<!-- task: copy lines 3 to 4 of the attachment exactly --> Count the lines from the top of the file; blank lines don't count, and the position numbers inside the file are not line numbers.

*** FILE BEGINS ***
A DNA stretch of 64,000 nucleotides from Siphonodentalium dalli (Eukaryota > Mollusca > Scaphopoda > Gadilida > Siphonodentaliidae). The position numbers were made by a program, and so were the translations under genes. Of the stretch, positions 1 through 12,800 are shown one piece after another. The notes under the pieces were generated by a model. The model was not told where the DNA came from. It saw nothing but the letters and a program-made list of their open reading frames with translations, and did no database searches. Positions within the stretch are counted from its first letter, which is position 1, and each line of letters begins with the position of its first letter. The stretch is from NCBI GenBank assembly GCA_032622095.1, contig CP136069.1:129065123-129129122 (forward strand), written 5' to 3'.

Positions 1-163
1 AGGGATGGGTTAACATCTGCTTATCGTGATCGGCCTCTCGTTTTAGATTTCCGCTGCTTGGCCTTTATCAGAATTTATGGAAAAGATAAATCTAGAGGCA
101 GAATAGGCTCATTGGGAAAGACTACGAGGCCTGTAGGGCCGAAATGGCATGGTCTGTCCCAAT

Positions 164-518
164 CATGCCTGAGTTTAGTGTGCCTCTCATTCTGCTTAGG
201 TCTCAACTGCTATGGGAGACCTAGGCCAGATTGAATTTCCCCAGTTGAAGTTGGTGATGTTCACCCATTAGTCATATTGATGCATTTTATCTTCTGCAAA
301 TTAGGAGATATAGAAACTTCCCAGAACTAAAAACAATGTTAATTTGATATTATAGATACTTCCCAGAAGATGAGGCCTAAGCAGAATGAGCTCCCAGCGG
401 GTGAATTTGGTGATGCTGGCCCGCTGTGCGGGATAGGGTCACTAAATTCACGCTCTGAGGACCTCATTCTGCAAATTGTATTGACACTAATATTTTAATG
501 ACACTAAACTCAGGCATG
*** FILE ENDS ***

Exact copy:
1 AGGGATGGGTTAACATCTGCTTATCGTGATCGGCCTCTCGTTTTAGATTTCCGCTGCTTGGCCTTTATCAGAATTTATGGAAAAGATAAATCTAGAGGCA
101 GAATAGGCTCATTGGGAAAGACTACGAGGCCTGTAGGGCCGAAATGGCATGGTCTGTCCCAAT